ORIGINAL RESEARCH article
Sec. Computational Genomics
Long Read Single-Molecule Real-Time Sequencing Elucidates Transcriptome-Wide Heterogeneity and Complexity in Esophageal Squamous Cells
- 1The Key Laboratory of Molecular Biology for High Cancer Incidence Coastal Chaoshan Area, Shantou University Medical College, Shantou, China
- 2Department of Biochemistry and Molecular Biology, Shantou University Medical College, Shantou, China
- 3Computational Systems Biology Lab, Department of Bioinformatics, Shantou University Medical College (SUMC), Shantou, China
- 4Tianjin Novogene Bioinformatics Technology Co., Ltd, Tianjin, China
- 5China Institute of Oncologic Pathology, Shantou University Medical College, Shantou, China
Esophageal squamous cell carcinoma is a leading cause of cancer death. Mapping the transcriptional landscapes such as isoforms, fusion transcripts, as well as long noncoding RNAs have played a central role to understand the regulating mechanism during malignant processes. However, canonical methods such as short-read RNA-seq are difficult to define the entire polyadenylated RNA molecules. Here, we combined single-molecule real-time sequencing with RNA-seq to generate high-quality long reads and to survey the transcriptional program in esophageal squamous cells. Compared with the recent annotations of human transcriptome (Ensembl 38 release 91), single-molecule real-time data identified many unannotated transcripts, novel isoforms of known genes and an expanding repository of long intergenic noncoding RNAs (lincRNAs). By integrating with annotation of lincRNA catalog, 1,521 esophageal-cancer-specific lincRNAs were defined from single-molecule real-time reads. Kyoto Encyclopedia of Genes and Genomes enrichment analysis indicated that these lincRNAs and their target genes are involved in a variety of cancer signaling pathways. Isoform usage analysis revealed the shifted alternative splicing patterns, which can be recaptured from clinical samples or supported by previous studies. Utilizing vigorous searching criteria, we also detected multiple transcript fusions, which are not documented in current gene fusion database or readily identified from RNA-seq reads. Two novel fusion transcripts were verified based on real-time PCR and Sanger sequencing. Overall, our long-read single-molecule sequencing largely expands current understanding of full-length transcriptome in esophageal cells and provides novel insights on the transcriptional diversity during oncogenic transformation.
Esophageal squamous cell cancer (ESCC) is a serious malignancy with poor prognosis and mortality rate (Lin et al., 2013; Chen et al., 2016). Recently, large-scale sequencing studies have revealed the substantial genomic heterogeneity within and among ESCC patients, which hampered the development of effective target therapies (Hao et al., 2016; Yan et al., 2019). While genetic alterations initiate tumorigenesis, how they affect the transcriptional program and ultimately drive the malignant phenotype remains elusive. In order to find the altered signaling pathways and novel functional transcripts such as long intergenic noncoding RNAs (lincRNAs), several short-read based transcriptome sequencing studies have been conducted during the past several years (Cancer Genome Atlas Research et al., 2017; Li et al., 2017). However, typical RNA-seq captures a large number of contiguous short reads (about 100–250 bp) and reconstructs the transcripts by statistical modeling. Thus, it is difficult to completely describe RNA molecules from 5¢ to 3¢ end and to annotate novel isoforms or genes using short reads (Au et al., 2013; Steijger et al., 2013). On the contrary, PacBio single-molecule real-time (SMRT) platform is capable to sequence long circular-consensus sequence reads of several thousand base pairs and have a good opportunity to capture full-length transcripts de novo. In addition, hybrid sequencing algorithms have been developed to correct sequencing errors by utilizing high accurate short reads. Thus, hybrid PacBio SMRT sequencing provides a powerful tool to survey the transcriptional landscape in cells (Sharon et al., 2013; Tilgner et al., 2014; Weirather et al., 2015).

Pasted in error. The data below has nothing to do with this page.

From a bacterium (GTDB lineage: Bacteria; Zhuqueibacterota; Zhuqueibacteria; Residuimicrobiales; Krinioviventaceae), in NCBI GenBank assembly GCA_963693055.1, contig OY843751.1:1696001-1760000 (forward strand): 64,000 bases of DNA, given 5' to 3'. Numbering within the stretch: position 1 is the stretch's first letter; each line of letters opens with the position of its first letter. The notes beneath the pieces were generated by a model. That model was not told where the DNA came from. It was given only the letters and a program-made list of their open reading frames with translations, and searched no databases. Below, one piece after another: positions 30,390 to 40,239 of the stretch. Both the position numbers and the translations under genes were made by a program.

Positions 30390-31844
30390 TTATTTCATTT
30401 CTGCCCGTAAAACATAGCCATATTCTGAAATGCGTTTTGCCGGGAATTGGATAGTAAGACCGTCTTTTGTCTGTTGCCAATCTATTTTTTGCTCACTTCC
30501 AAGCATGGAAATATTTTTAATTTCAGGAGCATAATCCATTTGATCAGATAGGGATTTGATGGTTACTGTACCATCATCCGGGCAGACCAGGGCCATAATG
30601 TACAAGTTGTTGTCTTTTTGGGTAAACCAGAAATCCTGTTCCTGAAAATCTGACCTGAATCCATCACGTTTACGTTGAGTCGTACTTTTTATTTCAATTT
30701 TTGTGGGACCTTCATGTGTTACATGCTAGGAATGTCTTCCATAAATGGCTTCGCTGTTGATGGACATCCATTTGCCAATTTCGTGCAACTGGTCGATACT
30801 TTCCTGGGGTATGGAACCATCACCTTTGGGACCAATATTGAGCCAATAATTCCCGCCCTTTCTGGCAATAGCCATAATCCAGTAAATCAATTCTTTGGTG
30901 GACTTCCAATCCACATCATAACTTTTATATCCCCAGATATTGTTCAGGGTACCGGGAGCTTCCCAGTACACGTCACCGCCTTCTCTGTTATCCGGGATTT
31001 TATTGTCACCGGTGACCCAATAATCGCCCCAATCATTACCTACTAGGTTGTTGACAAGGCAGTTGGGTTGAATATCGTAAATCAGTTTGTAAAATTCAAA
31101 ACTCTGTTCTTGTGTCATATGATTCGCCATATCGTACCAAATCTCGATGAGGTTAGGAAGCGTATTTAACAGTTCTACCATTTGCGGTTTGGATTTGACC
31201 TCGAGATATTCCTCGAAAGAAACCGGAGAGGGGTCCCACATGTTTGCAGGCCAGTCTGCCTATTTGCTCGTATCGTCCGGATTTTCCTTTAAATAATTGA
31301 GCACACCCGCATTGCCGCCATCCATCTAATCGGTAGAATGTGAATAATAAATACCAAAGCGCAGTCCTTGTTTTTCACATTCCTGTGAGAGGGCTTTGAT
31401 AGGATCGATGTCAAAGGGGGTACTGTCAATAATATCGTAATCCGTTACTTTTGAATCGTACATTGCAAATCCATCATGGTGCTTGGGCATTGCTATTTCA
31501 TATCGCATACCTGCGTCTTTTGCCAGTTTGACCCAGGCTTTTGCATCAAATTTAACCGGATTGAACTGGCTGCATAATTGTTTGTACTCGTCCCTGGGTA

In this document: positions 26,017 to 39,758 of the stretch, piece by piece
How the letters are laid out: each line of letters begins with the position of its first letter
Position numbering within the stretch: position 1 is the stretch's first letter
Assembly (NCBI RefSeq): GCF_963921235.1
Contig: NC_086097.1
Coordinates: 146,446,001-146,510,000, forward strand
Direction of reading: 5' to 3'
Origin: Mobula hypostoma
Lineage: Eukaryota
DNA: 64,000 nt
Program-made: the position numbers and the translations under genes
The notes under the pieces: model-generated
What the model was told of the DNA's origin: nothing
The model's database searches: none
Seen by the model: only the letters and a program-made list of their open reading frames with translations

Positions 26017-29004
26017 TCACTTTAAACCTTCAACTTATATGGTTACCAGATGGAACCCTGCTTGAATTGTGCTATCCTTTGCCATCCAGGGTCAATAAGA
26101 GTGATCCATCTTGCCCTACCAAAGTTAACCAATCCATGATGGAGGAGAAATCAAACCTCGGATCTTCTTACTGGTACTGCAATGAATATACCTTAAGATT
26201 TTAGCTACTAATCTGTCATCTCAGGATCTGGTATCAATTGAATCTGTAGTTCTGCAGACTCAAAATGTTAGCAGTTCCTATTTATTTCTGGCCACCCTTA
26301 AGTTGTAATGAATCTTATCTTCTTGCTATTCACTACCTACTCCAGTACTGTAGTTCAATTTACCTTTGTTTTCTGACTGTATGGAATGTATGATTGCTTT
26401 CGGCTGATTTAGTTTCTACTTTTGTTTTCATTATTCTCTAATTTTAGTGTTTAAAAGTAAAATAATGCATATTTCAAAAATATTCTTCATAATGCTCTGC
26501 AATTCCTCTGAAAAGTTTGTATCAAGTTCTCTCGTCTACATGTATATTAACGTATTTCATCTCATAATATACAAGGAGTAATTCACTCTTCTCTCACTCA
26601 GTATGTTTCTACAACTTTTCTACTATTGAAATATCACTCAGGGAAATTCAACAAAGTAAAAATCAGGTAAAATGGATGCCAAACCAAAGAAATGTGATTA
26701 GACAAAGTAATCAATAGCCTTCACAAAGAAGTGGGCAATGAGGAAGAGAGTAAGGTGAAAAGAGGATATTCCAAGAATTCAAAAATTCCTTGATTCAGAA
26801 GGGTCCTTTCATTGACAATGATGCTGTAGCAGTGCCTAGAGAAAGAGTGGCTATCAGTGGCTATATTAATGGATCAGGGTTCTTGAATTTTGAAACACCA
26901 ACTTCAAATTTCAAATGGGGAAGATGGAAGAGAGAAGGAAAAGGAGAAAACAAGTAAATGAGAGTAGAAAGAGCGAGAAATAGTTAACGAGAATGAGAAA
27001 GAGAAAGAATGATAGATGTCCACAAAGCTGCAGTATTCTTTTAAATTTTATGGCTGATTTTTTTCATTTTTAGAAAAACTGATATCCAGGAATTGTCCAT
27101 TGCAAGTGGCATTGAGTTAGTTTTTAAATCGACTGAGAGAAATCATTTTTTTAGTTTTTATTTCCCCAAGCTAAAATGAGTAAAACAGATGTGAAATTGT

In this study, we selected one normal immortalized esophageal squamous epithelial cell line and four ESCC cell lines, which represent major cell types of esophageal squamous cell carcinoma (ESCC) and investigated the cellular heterogeneity at transcriptome level. Using hybrid PacBio SMRT platform, our de novo sequencing of these five representative esophageal cell lines yields ∼210 Gb of clean data or ∼2,000,000 full-length nonchimeric (FLNC) reads. All of these FLNC reads have clear 5¢ and 3¢ messenger RNA (mRNA) canonical structure and with an average length of >2.5 kb, which are well suitable to describe the full transcript structures. We detected many new transcripts such as novel isoforms, esophageal cancer specific lincRNAs and gene fusions; we also cataloged the shifted alternative splicing (AS) feature between cancer and normal esophageal cells, which collectively highlighting the true heterogeneity and complexity.